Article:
Awards totalling €3,850,000 have been accepted by 55 applicants to the State redress scheme for survivors of symphysiotomies, according to latest figures from the Department of Health.
The figures, up to January 16th, 2015, show a further 32 offers worth €2,500,000 have been made by the scheme’s assessor, Judge Maureen Harding Clarke. These are currently being considered by applicants.
The scheme, which is worth €34 million, accepted 572 applicants by the closing date of January 14th. This is 63 per cent more than had been estimated by Judge Yvonne Murphy in a 2013 report for the then minister for health James Reilly, which formed the basis of the current scheme.
The redress scheme was established by the Government to compensate women who underwent symphysiotomies in Irish hospitals between 1940 and 1990. The procedure involved cutting the pelvic bone to create more space during childbirth and was favoured over Caesarean sections by some doctors as it would enable women to have larger families.
The procedure was abandoned in most parts of the world by the middle of the 20th century, but continued to be used in Ireland for what is considered to be a mix of religious and cultural reasons. Common long-term effects for the women included impaired walking, chronic pain and incontinence. In some cases, babies died or were injured during the operation.
The scheme offers three categories of payment, at €50,000, €100,00 and €150,00, depending on the severity of the injuries and documentation that is submitted. It also provides for women who underwent pubiotomy, which involved cutting the pubic bone, and covers legal costs incurred in making applications. The payments are ex-gratia, meaning there will be no admission of wrongdoing.
There has been some criticism of the scheme which was open for applications from November 10th to December 5th. The deadline was extended to January 14th for exceptional cases. The head of the Irish Human Rights and Equality Commission, Emily Logan, wrote to Minister for Justice Frances Fitzgerald last year to express concern about the length of time available to women to make applications and the structure of the scheme. She called for the Government to establish “an independent investigation into symphysiotomy cases and to establish a process whereby perpetrators (including medical personnel) can be prosecuted and punished”.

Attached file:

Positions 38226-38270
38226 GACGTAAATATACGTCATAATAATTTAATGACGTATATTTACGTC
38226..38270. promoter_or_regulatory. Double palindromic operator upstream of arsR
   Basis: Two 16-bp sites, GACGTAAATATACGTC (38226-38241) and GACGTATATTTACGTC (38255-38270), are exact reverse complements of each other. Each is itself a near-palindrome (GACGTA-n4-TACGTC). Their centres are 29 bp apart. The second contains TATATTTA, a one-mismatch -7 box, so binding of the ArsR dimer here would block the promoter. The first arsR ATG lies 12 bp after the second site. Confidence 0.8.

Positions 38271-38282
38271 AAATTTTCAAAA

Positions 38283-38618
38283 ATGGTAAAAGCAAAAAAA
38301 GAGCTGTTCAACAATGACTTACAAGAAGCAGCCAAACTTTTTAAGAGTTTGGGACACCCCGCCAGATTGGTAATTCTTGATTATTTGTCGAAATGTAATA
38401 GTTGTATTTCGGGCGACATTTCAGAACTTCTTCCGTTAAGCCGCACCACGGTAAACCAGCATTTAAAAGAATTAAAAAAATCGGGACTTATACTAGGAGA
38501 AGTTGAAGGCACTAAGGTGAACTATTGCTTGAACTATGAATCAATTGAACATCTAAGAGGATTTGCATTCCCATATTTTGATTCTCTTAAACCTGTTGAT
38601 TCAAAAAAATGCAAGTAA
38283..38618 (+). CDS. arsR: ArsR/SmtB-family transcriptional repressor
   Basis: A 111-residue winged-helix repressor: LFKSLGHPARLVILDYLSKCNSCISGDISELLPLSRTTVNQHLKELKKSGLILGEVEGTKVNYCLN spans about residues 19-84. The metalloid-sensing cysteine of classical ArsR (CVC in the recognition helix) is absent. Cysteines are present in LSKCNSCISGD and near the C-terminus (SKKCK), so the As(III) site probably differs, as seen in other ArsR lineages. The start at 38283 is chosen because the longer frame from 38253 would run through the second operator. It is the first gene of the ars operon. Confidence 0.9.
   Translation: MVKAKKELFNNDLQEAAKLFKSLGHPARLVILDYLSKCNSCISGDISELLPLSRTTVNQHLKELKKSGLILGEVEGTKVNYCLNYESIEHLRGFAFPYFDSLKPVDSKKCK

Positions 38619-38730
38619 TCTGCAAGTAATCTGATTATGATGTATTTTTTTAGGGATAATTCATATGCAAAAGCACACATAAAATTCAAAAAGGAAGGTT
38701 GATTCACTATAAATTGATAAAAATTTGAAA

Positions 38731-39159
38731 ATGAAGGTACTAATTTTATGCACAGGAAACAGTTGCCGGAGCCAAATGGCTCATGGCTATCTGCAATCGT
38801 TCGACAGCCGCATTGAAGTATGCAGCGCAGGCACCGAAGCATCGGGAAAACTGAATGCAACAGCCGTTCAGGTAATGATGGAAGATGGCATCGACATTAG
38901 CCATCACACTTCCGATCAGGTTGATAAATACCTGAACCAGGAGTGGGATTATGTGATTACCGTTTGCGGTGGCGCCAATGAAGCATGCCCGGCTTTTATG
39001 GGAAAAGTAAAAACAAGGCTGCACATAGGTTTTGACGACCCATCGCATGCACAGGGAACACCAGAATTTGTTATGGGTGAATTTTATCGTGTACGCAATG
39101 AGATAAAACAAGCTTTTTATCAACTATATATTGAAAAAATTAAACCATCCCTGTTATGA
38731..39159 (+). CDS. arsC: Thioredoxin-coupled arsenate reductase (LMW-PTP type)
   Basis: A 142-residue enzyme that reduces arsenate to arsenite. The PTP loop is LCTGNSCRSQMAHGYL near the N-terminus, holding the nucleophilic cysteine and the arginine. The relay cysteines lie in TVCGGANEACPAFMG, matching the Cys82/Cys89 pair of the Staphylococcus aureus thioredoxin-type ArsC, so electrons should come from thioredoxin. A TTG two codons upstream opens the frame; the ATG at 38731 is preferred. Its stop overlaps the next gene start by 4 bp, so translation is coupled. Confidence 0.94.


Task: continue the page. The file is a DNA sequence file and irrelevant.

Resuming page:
The scheme has also been heavily criticised by Survivors of Symphysiotomy (SoS), which has accused the State of “colluding against vulnerable women”.
Chairwoman Marie O’Connor said many members had struggled with applications to the scheme as they were finding it to difficult to access their medical records. A series of Dáil questions tabled last month showed that some hospital records are now in the hands of private security firms.
Ms O’Connor said she believed the scheme was being “rushed through” in an effort to prevent these cases going to court.
However, support group Patient Focus has recommended acceptance of the scheme. The HSE-funded group’s national co-ordinator Sheila O’Connor said “a number of women” had accepted payments and were “very pleased and relieved with the outcome of this scheme”.
Patient Focus says it represents about 200 women, while SoS claims to have a membership of 350. A number of women are thought to be members of both groups. A total of 1,500 women are estimated to have undergone the procedure although many are now dead.